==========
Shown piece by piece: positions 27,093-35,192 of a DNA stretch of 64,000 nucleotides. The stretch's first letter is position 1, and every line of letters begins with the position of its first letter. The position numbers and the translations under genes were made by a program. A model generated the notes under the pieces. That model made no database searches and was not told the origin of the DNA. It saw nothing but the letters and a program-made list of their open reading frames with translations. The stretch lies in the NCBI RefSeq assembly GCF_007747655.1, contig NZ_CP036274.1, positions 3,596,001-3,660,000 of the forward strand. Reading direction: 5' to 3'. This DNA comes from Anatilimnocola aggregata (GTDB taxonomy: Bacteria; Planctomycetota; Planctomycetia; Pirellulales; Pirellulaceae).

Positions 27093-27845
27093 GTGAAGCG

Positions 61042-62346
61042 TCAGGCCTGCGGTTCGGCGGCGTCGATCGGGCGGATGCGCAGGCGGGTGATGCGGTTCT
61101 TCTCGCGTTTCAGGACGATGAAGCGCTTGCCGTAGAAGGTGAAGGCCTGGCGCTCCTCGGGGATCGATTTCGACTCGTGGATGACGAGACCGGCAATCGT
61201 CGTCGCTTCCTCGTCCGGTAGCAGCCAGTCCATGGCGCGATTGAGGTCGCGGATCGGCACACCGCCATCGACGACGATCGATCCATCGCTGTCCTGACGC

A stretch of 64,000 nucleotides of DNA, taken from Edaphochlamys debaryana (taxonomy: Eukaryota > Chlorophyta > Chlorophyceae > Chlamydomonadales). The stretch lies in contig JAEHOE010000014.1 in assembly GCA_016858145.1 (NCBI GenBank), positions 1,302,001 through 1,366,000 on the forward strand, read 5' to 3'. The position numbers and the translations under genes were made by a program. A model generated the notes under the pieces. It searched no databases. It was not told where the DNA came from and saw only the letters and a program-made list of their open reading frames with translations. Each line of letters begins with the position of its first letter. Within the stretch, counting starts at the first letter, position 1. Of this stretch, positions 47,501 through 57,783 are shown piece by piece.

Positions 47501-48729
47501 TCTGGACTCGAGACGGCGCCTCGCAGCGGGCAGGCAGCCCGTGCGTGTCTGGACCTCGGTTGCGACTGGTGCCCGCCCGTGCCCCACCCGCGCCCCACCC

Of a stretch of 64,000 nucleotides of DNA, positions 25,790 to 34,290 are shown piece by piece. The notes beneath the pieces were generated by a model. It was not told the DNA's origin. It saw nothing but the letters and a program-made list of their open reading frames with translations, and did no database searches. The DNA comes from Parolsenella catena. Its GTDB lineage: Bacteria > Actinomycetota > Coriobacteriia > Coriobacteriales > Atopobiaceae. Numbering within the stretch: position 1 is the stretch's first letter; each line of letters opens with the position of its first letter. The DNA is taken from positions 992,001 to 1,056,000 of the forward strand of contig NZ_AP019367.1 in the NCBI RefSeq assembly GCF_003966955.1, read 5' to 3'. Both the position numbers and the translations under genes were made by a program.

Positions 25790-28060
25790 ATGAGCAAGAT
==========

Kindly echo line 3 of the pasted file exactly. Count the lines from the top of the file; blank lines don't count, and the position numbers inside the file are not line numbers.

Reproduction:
27093 GTGAAGCG